Not too long ago, human beings would go to sleep when it got dark and rest until dawn. With the advent of artificial light and industrialization, it became possible to continue engaging in various activities through the night and travel through different time zones in quick succession via air travel.
These technological advancements changed our sleep patterns, reducing the quality and quantity of sleep. Today, there is a mismatch between schedules and internal biological clocks, a phenomenon for which the term “social jet lag” has been coined.
No one is safe from regularly insufficient sleep and the effects of social jet lag. For Gen X, the line between work and personal time became blurred some years ago, and now flexible schedules and technology allow all employees and contractors to continue working from home at night.
People from all generations are now living extremely busy lifestyles in a hyperconnected world. Shift work, always-on technology, transmeridian traveling and the resulting fatigue are just the new normal.
In addition, every consumer is exposed to a myriad of electronic devices such as televisions, computers and smartphones before going to sleep. This is particularly true for iGens, who are most obsessed with mobile phones. This generation is always connected, often after midnight, and so increasingly experiences technological insomnia characterized by the delayed onset of sleep and reduced sleep time.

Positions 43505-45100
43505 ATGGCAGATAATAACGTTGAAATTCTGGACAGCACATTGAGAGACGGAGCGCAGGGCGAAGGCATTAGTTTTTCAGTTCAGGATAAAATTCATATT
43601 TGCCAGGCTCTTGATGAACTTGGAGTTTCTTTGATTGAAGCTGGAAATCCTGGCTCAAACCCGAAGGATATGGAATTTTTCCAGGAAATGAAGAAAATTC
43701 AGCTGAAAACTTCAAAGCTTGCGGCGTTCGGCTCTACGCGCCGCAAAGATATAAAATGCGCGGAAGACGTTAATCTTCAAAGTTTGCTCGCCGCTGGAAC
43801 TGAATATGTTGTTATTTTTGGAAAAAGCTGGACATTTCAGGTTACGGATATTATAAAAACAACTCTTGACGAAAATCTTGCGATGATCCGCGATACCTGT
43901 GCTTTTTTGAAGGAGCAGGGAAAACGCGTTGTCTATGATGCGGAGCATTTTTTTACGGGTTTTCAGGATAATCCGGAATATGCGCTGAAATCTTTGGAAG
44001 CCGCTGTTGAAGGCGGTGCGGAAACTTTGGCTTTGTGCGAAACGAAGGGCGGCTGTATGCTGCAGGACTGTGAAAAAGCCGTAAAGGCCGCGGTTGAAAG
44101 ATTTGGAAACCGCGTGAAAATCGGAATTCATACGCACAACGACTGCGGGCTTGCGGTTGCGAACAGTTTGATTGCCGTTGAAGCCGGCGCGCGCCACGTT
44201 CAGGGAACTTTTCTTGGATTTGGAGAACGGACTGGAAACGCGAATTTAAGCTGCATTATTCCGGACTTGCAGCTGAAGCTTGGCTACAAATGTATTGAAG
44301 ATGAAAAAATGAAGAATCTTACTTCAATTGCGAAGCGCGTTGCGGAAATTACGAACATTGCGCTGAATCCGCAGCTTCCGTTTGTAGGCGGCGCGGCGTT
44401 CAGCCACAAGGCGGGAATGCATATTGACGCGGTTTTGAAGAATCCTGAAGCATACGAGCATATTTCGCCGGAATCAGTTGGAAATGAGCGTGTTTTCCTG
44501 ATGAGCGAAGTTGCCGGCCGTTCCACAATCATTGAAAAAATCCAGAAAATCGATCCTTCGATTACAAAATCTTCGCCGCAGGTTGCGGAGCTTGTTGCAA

It has long been known that the lack of sleep negatively impacts cognitive performance and memory, among other mental functions. More recentlyj, scientific studies have revealed how lack of sleep takes its toll also on the skin. This is usually linked to a lack of moisture, a paler complexion and the development of dark circles and bags under the eyes.
Want to read the full article? Check out the September 2019 digital edition of Global Cosmetic Industry magazine.
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